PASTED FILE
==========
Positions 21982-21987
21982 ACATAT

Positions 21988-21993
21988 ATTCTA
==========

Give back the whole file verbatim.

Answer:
Positions 21982-21987
21982 ACATAT

Positions 21988-21993
21988 ATTCTA